I enjoyed the plot, I thought it was multi-dimensional and was developed well throughout the novel. But it is the setting and Weir’s writing that really made this novel shine. Andy Weir has fleshed out the moon city setting out so well. With a captivating and descriptive writing style, the reader is taken on a sociological, economical and scientific tour of human’s first civilisation on Earth’s number one satellite. AW takes his science very seriously and, while I can’t fact check the information provided as I am not smart, the result of his writing, for me, was pure fascination. The details of elements like the physics of existing on the moon, how the gravity affects movement and physiology was engrossing. The limitations of the air, how it changes taste and how it can be incredibly dangerous if the chemistry was to alter etc kept me glued to the page. I am a sucker for science, but I am sure this will appeal to huge audience, just like AW’s first novel did. The moon city setting was always going to be the main event and AW aced it. There is plenty of out of this world exploration to be had for the reader.
This is all done via the medium of Jazz. Jazz, for me, was a brilliant main character (though I can see her potentially getting on people’s nerves). Initially coming across as wasteful and immature, AW slowly divulges what has happened to her over the years on the moon and elaborating on the choices she has made. I ended up amazed by how much I really enjoyed her story and how well AW built her up over the course of the narrative. Jazz is actually an intellectual genius who ignores her talents due to pressure from her father and the promise of easy money through smuggling. As soon as things go south though, she gets the opportunity to use her mind wisely over the course of this chaotic and high-stakes plot. Her attitude was continuously making me laugh, Jazz is blunt, audacious and has a knack for innuendo and outright smut. The dialogue in this book is fantastic and Jazz always has a quip or retort on the tip of her tongue. Jazz tries to keep her existence a simple one but life, especially on the moon, is never that easy.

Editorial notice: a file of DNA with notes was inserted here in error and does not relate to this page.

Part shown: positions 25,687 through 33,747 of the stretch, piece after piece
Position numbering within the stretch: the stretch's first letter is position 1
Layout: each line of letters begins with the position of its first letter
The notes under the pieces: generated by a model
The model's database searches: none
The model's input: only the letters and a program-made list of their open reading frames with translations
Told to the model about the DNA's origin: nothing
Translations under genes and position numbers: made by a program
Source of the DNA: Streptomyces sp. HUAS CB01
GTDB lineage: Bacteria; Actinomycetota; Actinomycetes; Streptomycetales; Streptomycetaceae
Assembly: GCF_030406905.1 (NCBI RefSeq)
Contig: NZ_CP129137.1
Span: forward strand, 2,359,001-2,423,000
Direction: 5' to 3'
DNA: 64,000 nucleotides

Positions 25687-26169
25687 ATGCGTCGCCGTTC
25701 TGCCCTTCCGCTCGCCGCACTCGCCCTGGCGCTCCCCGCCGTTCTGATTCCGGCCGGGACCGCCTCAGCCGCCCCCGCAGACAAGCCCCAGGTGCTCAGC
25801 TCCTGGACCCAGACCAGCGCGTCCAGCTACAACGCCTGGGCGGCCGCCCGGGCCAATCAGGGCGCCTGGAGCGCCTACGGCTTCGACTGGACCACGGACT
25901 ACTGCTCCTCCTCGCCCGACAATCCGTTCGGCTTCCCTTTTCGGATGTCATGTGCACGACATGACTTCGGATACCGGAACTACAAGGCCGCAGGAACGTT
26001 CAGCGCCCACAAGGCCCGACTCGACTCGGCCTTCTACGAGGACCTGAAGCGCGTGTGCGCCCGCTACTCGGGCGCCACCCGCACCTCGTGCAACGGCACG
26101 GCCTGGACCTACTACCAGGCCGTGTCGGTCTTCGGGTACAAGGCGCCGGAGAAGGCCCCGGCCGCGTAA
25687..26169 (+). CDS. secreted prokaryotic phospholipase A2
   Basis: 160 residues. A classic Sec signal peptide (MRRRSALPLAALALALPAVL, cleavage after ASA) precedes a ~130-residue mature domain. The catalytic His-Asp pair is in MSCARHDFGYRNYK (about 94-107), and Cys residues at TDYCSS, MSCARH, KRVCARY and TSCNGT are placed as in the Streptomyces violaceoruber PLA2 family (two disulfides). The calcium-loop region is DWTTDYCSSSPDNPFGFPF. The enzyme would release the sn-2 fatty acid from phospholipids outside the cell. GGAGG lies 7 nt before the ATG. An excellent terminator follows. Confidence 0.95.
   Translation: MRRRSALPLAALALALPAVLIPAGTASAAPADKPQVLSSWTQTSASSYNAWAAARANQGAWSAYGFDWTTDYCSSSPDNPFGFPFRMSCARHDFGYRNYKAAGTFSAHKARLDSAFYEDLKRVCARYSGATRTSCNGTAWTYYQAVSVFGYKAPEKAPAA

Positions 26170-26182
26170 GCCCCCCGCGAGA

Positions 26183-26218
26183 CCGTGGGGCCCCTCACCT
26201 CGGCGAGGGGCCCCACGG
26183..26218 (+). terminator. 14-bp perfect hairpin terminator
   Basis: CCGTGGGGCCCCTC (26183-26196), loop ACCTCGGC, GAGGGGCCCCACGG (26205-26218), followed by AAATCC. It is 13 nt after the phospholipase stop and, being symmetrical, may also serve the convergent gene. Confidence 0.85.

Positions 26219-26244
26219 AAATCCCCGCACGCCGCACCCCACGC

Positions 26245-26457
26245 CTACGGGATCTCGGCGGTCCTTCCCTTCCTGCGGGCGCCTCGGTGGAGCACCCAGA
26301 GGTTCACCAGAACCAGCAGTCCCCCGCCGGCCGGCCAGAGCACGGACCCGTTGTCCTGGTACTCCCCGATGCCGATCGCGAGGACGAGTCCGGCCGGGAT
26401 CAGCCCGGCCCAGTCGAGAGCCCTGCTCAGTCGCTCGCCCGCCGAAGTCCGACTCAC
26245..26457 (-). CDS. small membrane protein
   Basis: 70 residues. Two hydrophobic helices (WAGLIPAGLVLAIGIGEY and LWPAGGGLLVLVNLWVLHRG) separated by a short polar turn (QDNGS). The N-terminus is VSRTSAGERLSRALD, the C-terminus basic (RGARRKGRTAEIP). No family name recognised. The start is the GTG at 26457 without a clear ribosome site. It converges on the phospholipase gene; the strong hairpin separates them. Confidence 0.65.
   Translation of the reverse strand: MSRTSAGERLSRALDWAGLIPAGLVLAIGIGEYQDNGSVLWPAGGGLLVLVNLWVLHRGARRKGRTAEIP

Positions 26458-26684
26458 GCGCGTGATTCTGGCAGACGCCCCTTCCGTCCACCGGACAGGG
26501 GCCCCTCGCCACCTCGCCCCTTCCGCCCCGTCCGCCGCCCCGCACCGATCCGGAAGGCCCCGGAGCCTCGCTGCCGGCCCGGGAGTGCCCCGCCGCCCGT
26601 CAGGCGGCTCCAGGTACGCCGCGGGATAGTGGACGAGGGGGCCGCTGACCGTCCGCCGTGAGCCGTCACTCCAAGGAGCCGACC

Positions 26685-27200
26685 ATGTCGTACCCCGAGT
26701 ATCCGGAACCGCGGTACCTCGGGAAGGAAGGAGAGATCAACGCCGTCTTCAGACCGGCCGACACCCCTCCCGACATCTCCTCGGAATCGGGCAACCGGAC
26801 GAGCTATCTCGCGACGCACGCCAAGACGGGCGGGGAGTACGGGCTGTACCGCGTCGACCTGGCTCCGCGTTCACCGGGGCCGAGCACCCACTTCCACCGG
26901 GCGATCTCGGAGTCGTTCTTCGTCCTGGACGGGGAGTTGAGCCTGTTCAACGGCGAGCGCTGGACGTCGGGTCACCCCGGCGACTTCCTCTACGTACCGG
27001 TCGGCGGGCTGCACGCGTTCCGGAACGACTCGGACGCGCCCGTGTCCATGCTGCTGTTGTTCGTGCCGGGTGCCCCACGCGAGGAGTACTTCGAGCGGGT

Jazz enters herself into a scheme of espionage and sabotage that will make her rich, but the mission in question puts her in the sights of one of the biggest organised crime syndicates in the world and they are coming for her. Where can she run? She is trapped on the moon. Only her smarts and connections can help her figure out the depth of the trouble she has stirred up. The secondary cast of characters in Artemis are hit and miss. I enjoyed a few of them but apart from the mad Ukrainian scientist Svoboda, they were largely forgettable. This is why I am putting so much emphasis on Jazz being a well thought out lead, because she really is the glue that holds this story together.
Overall, Artemis is a science-fiction treat that is packed with action and adventure. There was very little that I didn’t like about this novel. I love science so AW’s approachable SF technicality was always going to go down well with me but I think a lot of other readers will find plenty to appreciate here too. Highly recommended to all calibre of reader. Have fun with this novel.
About Andy Weir
ANDY WEIR built a two-decade career as a software engineer until the success of his first published novel, The Martian, allowed him to live out his dream of writing full-time.
He is a lifelong space nerd and a devoted hobbyist of such subjects as relativistic physics, orbital mechanics, and the history of manned spaceflight. He also mixes a mean cocktail. He lives in California.